In the second stanza, the speaker turns to a first-person narration to define their own experience. They said they were “hit with wheel, steel, doe.” They were crushed against the car “into a burst hug, sternums to spines.” It seems clear with these lines that the accident was a devastating one and that there was no airbag to protect against the impact.
past last words,
no extra second to follow the plan to tell
my sentence incomplete, a fragment, a run-on,
This happens so quickly that the speaker is left with no time to tell God “I am sorry” or to speak any last words. There’s an interesting moment in these lines when the speaker says that they had a plan to “tell / God” that they were sorry. This would’ve been a way of making repentance at the last moment in an attempt to appease a God if there is one. But, there was no time for it. Instead, their life ended suddenly.
no scenes spun out so fast
that the brain convulses with conclusion and love—
The fourth stanza alludes to the idea that one sees their life flash before their eyes before they die. But, in this case, “no scenes spun out so fast.” There was no feeling of conclusion and love that ferries one into the next life. Instead, the speaker is left with nothing.
I do not even think of you,
They didn’t even have time to “think of you.” The “you’ in these lines is someone of great importance to the speaker. The one person they’d like to share their last words with. If it had been up to the speaker, they would’ve shared something “to live by.” Here, the speaker is alluding to another stereotypical image of death. Someone is dying, and with their last words, they share an important philosophical statement.
I mesh corpse into carcass,
I am dead, dear,
I give you my fawn.
The final lines use anaphora, through the repetition of “I,” to describe the speaker’s new state. Now, he’s no longer human. He’s “corpse into carcass” and “dead.” Here, he brings the reader’s attention to the difference between a dead animal and a dead human being. One is a corpse the other is a carcass. Through this accident, the two are fused.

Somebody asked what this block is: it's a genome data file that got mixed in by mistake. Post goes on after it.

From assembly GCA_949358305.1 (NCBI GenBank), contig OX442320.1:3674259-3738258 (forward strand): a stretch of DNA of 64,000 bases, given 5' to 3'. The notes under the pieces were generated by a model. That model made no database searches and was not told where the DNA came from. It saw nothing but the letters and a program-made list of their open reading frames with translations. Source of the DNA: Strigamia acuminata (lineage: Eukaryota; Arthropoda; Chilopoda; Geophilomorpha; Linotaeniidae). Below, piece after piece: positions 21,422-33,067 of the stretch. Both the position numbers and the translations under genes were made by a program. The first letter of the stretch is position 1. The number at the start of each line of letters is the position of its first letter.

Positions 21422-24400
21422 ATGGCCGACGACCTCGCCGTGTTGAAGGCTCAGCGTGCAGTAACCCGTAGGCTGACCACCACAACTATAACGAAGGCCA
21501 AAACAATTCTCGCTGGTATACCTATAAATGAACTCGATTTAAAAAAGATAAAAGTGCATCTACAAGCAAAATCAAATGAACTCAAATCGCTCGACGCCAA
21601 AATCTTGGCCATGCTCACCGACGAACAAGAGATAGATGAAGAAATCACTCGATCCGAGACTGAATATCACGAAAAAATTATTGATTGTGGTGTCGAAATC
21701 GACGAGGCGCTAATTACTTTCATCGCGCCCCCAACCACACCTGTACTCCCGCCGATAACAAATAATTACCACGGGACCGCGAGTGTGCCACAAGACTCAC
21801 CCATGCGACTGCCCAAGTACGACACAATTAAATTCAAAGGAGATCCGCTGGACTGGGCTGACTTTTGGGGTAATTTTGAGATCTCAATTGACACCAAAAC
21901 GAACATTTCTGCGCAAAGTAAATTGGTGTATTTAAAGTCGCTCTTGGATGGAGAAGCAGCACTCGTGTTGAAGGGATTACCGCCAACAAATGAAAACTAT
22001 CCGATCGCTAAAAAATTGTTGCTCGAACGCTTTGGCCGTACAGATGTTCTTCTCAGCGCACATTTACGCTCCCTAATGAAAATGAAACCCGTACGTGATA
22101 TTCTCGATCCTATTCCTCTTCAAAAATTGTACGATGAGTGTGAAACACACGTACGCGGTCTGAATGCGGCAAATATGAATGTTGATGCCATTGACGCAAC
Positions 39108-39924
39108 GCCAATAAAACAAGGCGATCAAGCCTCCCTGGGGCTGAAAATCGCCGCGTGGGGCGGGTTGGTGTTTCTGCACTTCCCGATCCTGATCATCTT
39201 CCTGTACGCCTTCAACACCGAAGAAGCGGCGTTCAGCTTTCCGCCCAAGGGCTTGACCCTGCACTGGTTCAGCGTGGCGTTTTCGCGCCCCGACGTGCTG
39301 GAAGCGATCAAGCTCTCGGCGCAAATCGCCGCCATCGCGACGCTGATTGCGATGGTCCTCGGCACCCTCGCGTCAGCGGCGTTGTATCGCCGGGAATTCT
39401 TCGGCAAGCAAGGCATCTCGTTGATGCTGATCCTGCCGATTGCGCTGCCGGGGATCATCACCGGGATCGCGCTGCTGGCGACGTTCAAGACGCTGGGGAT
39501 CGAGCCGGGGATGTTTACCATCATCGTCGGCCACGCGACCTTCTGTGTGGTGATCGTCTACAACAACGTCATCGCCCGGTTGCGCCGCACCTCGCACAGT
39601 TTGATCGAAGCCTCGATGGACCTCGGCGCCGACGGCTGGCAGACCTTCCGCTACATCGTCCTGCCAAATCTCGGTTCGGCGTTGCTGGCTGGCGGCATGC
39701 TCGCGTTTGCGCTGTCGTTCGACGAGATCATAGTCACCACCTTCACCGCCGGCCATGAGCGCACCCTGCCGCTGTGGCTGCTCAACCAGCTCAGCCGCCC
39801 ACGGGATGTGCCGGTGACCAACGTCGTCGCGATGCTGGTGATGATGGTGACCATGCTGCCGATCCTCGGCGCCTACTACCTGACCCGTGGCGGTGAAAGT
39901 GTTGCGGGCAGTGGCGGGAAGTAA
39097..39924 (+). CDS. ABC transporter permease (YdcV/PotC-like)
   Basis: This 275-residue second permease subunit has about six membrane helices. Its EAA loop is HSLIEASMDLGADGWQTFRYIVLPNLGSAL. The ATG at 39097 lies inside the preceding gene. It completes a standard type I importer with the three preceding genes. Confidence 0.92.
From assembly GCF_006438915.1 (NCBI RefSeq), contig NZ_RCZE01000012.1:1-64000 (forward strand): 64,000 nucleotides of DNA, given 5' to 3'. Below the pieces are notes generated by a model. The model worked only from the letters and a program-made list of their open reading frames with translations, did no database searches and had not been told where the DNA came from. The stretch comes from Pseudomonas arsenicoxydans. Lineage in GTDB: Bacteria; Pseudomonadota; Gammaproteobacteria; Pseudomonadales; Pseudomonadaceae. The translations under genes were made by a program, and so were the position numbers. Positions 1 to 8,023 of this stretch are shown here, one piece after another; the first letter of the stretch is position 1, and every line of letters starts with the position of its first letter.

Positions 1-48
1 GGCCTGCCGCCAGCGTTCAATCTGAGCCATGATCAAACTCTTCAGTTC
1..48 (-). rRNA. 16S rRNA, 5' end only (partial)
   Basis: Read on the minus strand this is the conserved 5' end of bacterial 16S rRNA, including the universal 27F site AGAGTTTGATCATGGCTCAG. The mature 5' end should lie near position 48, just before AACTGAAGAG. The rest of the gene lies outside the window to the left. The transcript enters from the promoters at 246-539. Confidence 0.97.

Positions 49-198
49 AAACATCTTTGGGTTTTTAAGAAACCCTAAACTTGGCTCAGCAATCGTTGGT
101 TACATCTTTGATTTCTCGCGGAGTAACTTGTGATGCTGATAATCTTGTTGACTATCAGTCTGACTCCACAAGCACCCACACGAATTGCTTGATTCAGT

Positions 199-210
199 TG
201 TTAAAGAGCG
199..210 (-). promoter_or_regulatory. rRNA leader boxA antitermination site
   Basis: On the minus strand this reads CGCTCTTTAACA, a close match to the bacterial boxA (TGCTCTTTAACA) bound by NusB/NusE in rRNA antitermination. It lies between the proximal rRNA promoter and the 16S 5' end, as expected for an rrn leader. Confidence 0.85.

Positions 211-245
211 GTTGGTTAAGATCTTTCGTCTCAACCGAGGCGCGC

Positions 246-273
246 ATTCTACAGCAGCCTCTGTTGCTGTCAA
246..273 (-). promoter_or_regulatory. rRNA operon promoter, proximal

The poet’s speaker uses a metaphor in the last times and a technique known as zoomorphism. They refer to their “fawn” in the last lines. This is likely a way of describing their child, left behind and alone by the accident. It’s also likely the person to whom the speaker was directing their words in the previous stanza.
The tone is mournful and final. The speaker is well aware that this crash means their end and the deer’s end, and they don’t try to fight that fact.
The meaning is that sometimes death is quick and undeniably final. The speaker is left with no time to share parting words with their intended listener or to think them themselves.
Groff uses similes and metaphors. The poet also uses an example of an apostrophe. The latter occurs at the end of the poem when the poet’s speaker directs their words to the deer.
Groff wrote this poem to explore animal-human connections and what this scene could possibly look like if it played out. The suddenness of the death and the way the two beings died at the same time were likely of interest to him.
Readers who enjoyed ‘Dead Deer’ should also consider reading some related poems. For example:
- ‘Death and the Moon’ by Carol Ann Duffy – conveys a sense of loss within her poem, exploring how still the world has become.
- ‘Death of a Naturalist’ by Seamus Heaney – shows a child’s fascination with the countryside, followed by a sharp shock when he senses the dark side of nature.
- ‘Eagle Poem’ by Joy Harjo – urges us to feel our inner self by emphasizing the idea of spirituality and self-knowledge.